BMW AG warned earnings will fall “well below” last year’s level, and embarked on a 12 billion-euro ($14 billion) efficiency drive to offset impact of trade conflicts and unprecedented spending on electric cars.
The shares fell the most since September after the German luxury carmaker said on Wednesday that pretax profit is expected to decline by more than 10 percent this year. BMW is responding by stepping up a savings program with plans to cull models, reduce development times by as much as one third and hold the workforce steady this year.
BMW’s weak outlook is a “troublesome” sign for the sector after the carmaker looked better-placed than competitors with a number of strong new models and the luxury-car market in China holding up, Bernstein analyst Max Warburton wrote in a note. “This warning will inevitably increase worries about weaker names in the sector.”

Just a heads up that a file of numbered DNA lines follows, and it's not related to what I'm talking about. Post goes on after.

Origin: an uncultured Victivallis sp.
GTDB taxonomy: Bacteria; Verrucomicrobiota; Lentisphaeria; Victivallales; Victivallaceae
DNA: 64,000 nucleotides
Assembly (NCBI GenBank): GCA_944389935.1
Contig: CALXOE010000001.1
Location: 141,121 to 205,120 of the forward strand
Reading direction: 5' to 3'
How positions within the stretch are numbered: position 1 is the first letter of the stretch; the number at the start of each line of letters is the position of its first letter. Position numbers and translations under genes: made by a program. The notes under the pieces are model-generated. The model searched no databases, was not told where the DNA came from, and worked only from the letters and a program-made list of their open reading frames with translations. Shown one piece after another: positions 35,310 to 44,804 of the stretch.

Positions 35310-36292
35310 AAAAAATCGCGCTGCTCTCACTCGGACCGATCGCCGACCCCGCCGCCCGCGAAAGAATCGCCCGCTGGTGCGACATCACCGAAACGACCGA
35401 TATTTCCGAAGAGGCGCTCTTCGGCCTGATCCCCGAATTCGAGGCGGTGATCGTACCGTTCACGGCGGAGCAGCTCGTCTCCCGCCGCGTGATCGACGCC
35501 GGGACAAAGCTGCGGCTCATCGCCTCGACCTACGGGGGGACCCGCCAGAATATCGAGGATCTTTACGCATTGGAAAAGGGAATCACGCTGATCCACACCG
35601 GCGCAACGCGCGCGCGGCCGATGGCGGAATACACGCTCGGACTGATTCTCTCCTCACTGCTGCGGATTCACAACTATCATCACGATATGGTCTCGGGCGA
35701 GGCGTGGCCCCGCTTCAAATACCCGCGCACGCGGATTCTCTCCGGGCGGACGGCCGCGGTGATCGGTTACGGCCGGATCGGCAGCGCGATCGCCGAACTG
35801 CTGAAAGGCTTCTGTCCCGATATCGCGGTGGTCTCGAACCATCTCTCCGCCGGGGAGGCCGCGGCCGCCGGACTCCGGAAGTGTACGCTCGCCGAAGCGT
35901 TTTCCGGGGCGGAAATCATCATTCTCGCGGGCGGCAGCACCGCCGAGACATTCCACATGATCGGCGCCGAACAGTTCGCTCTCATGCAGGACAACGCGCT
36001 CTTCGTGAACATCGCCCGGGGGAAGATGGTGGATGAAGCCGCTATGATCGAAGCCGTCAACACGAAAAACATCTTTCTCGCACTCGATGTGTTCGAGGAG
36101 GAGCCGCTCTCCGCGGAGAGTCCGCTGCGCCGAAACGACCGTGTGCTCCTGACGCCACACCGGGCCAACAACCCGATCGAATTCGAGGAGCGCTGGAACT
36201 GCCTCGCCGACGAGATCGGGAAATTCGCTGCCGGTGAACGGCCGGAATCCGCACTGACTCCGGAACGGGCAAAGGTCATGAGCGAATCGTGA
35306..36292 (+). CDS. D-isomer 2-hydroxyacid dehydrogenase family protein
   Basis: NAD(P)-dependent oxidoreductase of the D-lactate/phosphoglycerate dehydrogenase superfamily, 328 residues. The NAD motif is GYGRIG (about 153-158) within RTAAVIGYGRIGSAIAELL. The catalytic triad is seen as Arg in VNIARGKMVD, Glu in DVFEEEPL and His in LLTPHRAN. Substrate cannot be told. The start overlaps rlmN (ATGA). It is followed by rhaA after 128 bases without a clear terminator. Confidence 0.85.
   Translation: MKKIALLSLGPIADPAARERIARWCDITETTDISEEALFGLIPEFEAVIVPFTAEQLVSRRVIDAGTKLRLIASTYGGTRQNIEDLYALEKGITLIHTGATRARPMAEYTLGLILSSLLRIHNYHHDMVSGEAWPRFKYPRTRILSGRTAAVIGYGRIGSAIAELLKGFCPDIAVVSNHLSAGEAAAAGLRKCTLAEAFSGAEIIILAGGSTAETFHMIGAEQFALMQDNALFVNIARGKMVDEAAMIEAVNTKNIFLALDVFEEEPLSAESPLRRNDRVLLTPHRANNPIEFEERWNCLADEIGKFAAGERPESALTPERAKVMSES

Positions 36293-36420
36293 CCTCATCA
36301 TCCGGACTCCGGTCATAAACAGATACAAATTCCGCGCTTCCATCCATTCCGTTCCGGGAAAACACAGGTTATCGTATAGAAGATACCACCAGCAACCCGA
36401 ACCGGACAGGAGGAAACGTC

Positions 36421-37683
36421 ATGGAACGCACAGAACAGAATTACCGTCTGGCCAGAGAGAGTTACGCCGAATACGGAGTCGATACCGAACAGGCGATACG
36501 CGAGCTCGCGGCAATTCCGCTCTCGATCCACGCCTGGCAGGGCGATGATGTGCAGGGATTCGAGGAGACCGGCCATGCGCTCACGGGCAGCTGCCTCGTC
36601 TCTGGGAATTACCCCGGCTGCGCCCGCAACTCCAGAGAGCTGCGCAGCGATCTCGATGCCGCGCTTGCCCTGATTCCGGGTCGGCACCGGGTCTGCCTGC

BMW already flagged a challenging year ahead last week, saying great efforts will be necessary to push through the costly shift to electric and self-driving cars as markets fall and trade concerns mount. The automotive profit margin will be in the range of 6 percent to 8 percent this year, below an 8 percent to 10 percent long-term target.
Chief Financial Officer Nicolas Peter added that guidance could fall even lower if conditions worsen.
“Our industry is witnessing rapid transformation,” Peter said. “A sustained high level of profitability is crucial if we are to continue driving change.”
BMW is particularly hard-hit by trade concerns, with earnings suffering from extra tariffs on vehicles made in Spartanburg, South Carolina, and shipped to China.